A priest in the Old Testament and various other Jewish, Christian, and Gnostic sources, who is sometimes regarded as a prefigure of Christ. A fragmentary codex in the LIBRARY (IX. 1-27.10) is given the title Melchizedek, which suggests that the supposed author is none other than the biblical figure. This tractate may be described as a Gnostic apocalypse, or book of revelation, and in fact its contents are designated as “these revelations” (27. 3-4). In addition to the title itself, the opening words of the tractate refer to “Jesus Christ, the Son [of God]” (1. 2-3) and establish the text as unmistakably Christian.

Typical of apocalyptic literature, revelations predominate in . Initially an interpreting angel, probably Gamaliel, informs of Gnostic truths having to do with the of “the congregation of [the children of] Seth” (IX. 5. 19-20). Most remarkable in this revelation is the polemical passage directed against those Docetists who deny the reality of the incarnation, death, and of Jesus: “They will say of him that he is unbegotten although he has been begotten, he doesn’t eat even though he does eat, he doesn’t drink even though he does drink, he is uncircumcised although he has been circumcised, he is unfleshly although he did come in flesh, he didn’t come into suffering [although] he did come into suffering, he didn’t rise from the dead [although] he did rise from the dead” (IX. 5. 2-10). This first revelation comes to a close with the angel warning not to disclose the secrets to the profane.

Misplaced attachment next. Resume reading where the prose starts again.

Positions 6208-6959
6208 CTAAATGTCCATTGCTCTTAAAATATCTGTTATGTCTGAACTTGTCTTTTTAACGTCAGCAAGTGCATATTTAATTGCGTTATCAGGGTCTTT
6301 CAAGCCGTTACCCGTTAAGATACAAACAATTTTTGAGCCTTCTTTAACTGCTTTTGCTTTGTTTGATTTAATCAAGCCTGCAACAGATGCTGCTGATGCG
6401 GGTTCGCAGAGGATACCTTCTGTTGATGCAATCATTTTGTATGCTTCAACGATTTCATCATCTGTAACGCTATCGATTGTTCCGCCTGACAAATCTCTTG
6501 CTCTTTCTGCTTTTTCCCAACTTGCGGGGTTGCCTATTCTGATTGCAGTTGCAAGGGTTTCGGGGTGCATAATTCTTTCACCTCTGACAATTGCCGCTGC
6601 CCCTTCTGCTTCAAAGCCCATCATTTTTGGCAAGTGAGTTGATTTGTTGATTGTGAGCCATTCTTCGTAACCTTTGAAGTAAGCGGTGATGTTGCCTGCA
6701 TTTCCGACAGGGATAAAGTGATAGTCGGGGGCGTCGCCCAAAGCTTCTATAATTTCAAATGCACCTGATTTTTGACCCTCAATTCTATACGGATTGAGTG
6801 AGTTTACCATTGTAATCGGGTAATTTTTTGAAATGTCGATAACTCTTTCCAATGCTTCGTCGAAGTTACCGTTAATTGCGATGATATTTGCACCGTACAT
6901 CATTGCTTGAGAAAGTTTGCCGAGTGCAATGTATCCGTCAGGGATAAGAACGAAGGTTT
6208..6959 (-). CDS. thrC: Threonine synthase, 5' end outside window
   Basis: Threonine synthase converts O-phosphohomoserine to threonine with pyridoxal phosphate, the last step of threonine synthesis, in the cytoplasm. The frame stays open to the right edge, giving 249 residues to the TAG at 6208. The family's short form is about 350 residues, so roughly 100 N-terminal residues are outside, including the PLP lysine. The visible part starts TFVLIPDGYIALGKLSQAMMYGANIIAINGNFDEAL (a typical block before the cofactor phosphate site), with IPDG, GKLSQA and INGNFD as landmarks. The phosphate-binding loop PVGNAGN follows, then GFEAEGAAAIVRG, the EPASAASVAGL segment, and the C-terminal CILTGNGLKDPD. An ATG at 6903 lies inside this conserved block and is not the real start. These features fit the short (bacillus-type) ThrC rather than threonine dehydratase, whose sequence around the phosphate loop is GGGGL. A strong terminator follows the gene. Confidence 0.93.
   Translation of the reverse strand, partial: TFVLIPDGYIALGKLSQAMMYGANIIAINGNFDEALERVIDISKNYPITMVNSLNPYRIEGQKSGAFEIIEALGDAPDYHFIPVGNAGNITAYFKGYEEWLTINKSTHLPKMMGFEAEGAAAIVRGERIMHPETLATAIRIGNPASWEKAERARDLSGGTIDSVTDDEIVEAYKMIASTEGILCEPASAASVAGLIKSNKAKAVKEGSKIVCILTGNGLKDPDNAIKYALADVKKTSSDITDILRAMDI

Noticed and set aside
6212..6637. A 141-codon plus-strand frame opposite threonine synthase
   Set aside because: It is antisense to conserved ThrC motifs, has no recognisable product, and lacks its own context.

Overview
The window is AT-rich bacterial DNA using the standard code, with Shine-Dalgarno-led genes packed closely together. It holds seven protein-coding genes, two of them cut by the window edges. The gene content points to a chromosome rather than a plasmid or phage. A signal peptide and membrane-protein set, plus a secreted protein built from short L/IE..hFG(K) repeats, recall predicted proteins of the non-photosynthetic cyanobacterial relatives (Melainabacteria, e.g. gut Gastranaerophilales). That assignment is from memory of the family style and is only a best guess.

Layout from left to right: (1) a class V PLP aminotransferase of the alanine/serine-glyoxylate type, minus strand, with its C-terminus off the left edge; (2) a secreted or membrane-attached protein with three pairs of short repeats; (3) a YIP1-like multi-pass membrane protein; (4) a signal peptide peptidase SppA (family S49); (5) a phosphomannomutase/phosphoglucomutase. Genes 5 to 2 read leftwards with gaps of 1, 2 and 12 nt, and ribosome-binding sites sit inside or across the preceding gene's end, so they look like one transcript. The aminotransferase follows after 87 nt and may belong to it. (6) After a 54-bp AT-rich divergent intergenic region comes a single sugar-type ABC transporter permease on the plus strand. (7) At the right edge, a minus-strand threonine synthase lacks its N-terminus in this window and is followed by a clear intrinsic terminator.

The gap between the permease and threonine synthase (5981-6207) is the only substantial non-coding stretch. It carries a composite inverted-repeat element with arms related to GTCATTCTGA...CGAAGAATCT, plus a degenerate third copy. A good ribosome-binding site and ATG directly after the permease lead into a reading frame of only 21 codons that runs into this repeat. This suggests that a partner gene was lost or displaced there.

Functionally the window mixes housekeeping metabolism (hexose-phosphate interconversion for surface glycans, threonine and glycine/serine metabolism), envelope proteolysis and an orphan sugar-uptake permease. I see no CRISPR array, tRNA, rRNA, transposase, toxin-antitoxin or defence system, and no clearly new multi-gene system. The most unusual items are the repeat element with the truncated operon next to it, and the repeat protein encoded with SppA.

In the next section of the tractate in the first person singular responds to the revelation by participating in prayer, baptism, and liturgical praise and confession. Then another major revelation is recounted from approximately folio 19 to the end of the tractate. Unfortunately, little remains of the text of these last pages. Several heavenly messengers seem to communicate knowledge to Melchizedek and exhort him to be strong. Finally after another warning to keep these “unfleshly revelations” from fleshly persons, the text concludes with the angelic “brothers” ascending back to heaven.

The person of is portrayed in the tractate as the ancient hero, “the priest of Most High” (IX. 12. 10-11; IX. 15. 9-10; IX. 19. 14-15; cf. Gn. 14:18). Furthermore, in Jewish apocalyptic literature (cf. 11 Q Melch) this priestly figure has a future eschatological role as well and may function as a holy warrior and heavenly commander. In the Coptic tractate is not only a heavenly warrior but is also identified with Jesus Christ, as he is in the Letter to the Hebrews. Thus Melchizedek, like Christ, struggles through suffering and death against his enemies and ultimately prevails over them and destroys them (IX. 26. 2ff.).


  • Facsimile Edition of the Codices: Codices IX and X. Leiden, 1977.
  • Pearson, B. A. “The Figure of in the First Tractate of the Unpublished Coptic-Gnostic Codex IX from Nag Hammadi.” In Proceedings of the XIIth International Congress of the International Association for the History of Religions, ed. C. J. Bleeker, et al., pp. 200-208. Leiden, 1975.
  • . ed. “IX,1: Melchizedek.” In Codices IX and 15. 15. Leiden, 1980.
  • Pearson, B. A., and S. Giversen. “Melchizedek (IX, 1).” In The Nag Hammadi Library in English. Leiden and San Francisco, 1977.